/Saint IndignitatisDwight Peck's personal Web site

Naples and the Amalfi coast in autumn 2010

Awaiting US midterm election results in a grimly upbeat mood


Kristin used to hang out on Capri and the Costiera Amalfitana, in the old days, but we've never been, and it's time. So here we go for a couple of weeks in fall 2010 for the off-season prices.

You may not find this terribly rewarding unless you're included here, so this is a good time for casual and random browsers to turn back before they get too caught up in the sweep and majesty of the proceedings and can't let go.

Solfatara, for the gases

The fiery Phlegraean Fields of Greek mythology (with the lake of Avernus, the entrance to the Underworld) -- Campi Flegrei to the Italians -- start here at Solfatara, an active volcano in the middle of the giant cauldron of about 20 volcanic craters in the region, midway between Cumae, the first Greek colony on the Italian mainland, and the "new city" of Neapolis (Naples).

So here's how we, like Orphesus, Odysseus, Aeneas, Dante, and so many before us, enter the Underworld -- just through that little doorway on the left (5 euros, but free for seniors).

The grand plan of the crater, The House of the God of Fire, or Vulcan's Forum or whatever, with various scientific monitoring instruments strewn out across it. We just hopped onto the local bus up the hill from the rail station in Pozzuoli just west of Naples and here we are, in Classical Hell.

We're just chasing along after Kristin as she hurries into the caldera to get at those sulfuric fumaroles and bubbling mud pits.

The bottom of my sneakers look like they're getting soft, and they're smelly. And there's smoke coming out all over the place. Uh oh.

We're dashing first for the main attraction, the Bocca Grande.

Kristin likes this stuff, in the conviction, probably, that it's healthy.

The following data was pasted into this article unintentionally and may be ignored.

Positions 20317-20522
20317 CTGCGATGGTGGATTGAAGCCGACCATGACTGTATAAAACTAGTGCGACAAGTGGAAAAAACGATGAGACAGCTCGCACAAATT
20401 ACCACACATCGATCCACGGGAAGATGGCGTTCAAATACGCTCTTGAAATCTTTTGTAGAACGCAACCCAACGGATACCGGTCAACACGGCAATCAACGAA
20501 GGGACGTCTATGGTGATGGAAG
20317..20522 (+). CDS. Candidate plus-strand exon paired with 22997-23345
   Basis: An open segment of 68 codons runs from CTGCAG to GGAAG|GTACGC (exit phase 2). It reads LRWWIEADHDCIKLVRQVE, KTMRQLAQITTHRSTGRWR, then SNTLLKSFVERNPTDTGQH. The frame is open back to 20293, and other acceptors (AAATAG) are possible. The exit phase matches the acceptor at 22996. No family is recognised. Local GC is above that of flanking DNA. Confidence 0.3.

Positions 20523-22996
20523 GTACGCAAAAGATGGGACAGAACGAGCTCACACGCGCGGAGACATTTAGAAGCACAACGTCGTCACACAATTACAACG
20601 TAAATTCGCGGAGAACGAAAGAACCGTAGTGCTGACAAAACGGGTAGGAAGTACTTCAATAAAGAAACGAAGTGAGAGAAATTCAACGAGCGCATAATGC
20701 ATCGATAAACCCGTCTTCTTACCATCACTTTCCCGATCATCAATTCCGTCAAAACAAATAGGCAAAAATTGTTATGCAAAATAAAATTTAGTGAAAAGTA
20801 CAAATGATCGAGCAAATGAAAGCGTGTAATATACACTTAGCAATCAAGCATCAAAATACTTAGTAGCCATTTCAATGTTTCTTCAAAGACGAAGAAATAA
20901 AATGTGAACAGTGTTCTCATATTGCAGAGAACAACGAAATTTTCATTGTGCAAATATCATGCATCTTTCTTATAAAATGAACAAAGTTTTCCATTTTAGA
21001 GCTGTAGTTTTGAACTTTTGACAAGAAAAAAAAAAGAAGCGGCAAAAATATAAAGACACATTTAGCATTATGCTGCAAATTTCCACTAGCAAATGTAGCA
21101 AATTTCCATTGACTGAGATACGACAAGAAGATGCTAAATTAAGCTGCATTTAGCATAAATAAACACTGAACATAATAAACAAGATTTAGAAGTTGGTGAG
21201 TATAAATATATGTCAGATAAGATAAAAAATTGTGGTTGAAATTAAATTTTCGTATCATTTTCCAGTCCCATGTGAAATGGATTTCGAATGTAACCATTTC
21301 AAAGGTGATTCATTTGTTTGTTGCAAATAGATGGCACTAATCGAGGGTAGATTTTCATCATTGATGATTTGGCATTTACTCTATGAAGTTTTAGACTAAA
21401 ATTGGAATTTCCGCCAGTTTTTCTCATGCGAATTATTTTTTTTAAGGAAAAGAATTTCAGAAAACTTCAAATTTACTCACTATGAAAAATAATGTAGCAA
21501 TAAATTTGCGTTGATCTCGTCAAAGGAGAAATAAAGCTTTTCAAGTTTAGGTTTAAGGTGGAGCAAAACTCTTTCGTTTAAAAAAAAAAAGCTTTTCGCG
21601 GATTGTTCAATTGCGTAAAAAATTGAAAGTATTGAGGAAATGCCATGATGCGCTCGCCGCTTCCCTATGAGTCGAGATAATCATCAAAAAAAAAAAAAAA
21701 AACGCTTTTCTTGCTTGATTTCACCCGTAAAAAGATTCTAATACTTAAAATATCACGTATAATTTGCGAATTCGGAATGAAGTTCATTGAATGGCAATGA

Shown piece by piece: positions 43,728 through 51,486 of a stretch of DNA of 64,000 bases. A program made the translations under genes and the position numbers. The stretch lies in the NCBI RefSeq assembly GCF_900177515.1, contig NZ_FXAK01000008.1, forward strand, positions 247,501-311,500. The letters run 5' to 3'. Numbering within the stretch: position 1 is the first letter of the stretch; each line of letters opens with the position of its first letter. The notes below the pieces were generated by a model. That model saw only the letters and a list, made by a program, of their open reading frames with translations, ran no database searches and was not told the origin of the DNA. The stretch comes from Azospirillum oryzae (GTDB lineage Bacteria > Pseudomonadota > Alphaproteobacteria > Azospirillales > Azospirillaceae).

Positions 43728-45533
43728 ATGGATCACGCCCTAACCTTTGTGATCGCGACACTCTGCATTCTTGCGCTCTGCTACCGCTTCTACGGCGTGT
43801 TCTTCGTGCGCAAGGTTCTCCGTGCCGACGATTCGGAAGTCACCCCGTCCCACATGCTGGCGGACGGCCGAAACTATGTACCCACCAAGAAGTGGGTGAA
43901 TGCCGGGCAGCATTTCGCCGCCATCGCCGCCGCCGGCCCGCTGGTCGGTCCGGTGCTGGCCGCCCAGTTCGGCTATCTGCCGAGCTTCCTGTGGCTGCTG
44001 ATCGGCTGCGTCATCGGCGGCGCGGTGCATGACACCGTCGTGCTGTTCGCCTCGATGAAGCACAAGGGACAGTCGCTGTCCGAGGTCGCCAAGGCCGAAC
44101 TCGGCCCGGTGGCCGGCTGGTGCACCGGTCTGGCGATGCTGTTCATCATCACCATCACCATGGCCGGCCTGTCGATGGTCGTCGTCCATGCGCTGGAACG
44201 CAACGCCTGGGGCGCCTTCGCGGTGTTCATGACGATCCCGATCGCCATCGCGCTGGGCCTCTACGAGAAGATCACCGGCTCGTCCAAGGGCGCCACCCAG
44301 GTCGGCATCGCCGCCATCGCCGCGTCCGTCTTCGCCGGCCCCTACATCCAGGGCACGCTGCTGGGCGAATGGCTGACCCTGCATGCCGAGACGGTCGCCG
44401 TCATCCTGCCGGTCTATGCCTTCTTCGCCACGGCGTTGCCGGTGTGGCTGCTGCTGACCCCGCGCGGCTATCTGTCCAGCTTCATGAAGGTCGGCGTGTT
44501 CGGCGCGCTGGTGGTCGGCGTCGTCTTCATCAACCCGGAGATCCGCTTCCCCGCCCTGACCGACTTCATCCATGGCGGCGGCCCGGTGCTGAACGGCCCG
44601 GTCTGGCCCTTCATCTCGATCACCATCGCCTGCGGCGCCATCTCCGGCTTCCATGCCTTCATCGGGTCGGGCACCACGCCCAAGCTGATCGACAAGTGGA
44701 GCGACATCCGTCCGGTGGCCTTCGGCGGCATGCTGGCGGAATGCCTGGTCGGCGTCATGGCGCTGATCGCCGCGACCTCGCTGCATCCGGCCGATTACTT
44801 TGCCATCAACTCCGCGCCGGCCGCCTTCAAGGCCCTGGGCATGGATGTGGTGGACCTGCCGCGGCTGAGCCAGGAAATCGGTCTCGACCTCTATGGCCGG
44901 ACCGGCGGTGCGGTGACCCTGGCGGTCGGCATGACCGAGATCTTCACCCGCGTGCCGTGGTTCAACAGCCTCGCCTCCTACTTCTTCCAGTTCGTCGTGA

The wind changed.

A gentleman near the big vent is playing with his bishop doll.

And photographing his bishop with a foot-long lens.

Everyone needs a hobby.

The wind changed.

Kristin welcomes further toxic fumes at the Bocca Grande.

Basking!

(She'll probably begin speaking in delphic epigrams. Like "If they invade Iraq, a mighty empire will fall".)

The bishop is down!

Parallel dramas being played out alongside one another

"I didn't ask to be here."

Kristin's ready to continue our tour of the noxious facilities, but the bishop is staying on.

Perhaps the bishop hasn't finished his pastoral work here.

The whole place seems like it's going to blow any minute. We Oxygen Fans are staying as far off as our zoom lens lets us.

A good dose of sulfuric fumes, and curiously refreshed

There may be more toxic refuse here than in small towns next to a US military base.

Kristin crawling inside the Stufe Antiche for more of the vile gases

Curiously refreshed

Busloads of older tourists lining up with their respiratory problems, for cures

Síete quí

Now we're back downtown at the rail station in coastal Pozzuoli, Sophia Loren's hometown (by the way), and in Julius Caesar's time the chief metropolis (not Naples) of this region. Still fashionable, but much diminished from those glory years two millennia ago, though they do still have a BiG Food "cash & carry".

We'd hoped that this lot was done with by now, but no. When Romano Prodi came home from the EU, our heart leapt, but that didn't work out at all.

At the end of the train line at Torregaveta (we were trying to get to Cumae, but things weren't running today; no reason given), we stopped to have lunch. This is where you should NOT go to have lunch in Torregaveta. 'Nuff said.

But the scenery is very scenic here, that's true.

This is the long something or other standing out from Torregaveta, and maybe Capri on the horizon.

On the train ride back into Naples, we're passing some fairly tired old towns on the way.

We're back in Naples now and walking home in a leisurely manner.

Hey, hot diggity, a Neapolitan protest demonstration coming up. Oh, no, it was yesterday. We missed this one.

Naples street scene

American iconography is imitated all round the world.
They love us for our freedoms.

Street scene. After a long day at the sulfurous fumaroles, I'm getting hungry.

And it's time for dinner -- this is the Hosteria Toledo, which we loved very much for the excellent menu and (except for one woman we didn't like) warm and friendly staff, and during our week and a bit in Naples we stopped in here more nights than we didn't. The "Pizzeria" part is a little misleading, as there's no pizza.


Feedback and suggestions are welcome if positive, resented if negative, . All rights reserved, all wrongs avenged. Posted 9 December 2010.


Naples and environs, 2010